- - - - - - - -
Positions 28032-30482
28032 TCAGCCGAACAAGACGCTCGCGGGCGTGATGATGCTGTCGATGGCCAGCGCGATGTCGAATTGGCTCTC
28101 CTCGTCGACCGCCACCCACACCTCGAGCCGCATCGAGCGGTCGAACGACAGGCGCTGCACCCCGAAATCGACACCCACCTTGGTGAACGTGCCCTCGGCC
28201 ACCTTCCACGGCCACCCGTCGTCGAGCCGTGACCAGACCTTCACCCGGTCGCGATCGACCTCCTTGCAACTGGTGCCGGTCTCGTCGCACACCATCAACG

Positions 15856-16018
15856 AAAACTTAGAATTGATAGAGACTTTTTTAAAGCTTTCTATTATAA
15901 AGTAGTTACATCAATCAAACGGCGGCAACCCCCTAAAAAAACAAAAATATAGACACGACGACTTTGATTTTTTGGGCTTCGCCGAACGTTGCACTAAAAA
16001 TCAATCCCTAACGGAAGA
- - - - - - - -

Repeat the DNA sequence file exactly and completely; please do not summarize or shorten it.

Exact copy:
Positions 28032-30482
28032 TCAGCCGAACAAGACGCTCGCGGGCGTGATGATGCTGTCGATGGCCAGCGCGATGTCGAATTGGCTCTC
28101 CTCGTCGACCGCCACCCACACCTCGAGCCGCATCGAGCGGTCGAACGACAGGCGCTGCACCCCGAAATCGACACCCACCTTGGTGAACGTGCCCTCGGCC
28201 ACCTTCCACGGCCACCCGTCGTCGAGCCGTGACCAGACCTTCACCCGGTCGCGATCGACCTCCTTGCAACTGGTGCCGGTCTCGTCGCACACCATCAACG

Positions 15856-16018
15856 AAAACTTAGAATTGATAGAGACTTTTTTAAAGCTTTCTATTATAA
15901 AGTAGTTACATCAATCAAACGGCGGCAACCCCCTAAAAAAACAAAAATATAGACACGACGACTTTGATTTTTTGGGCTTCGCCGAACGTTGCACTAAAAA
16001 TCAATCCCTAACGGAAGA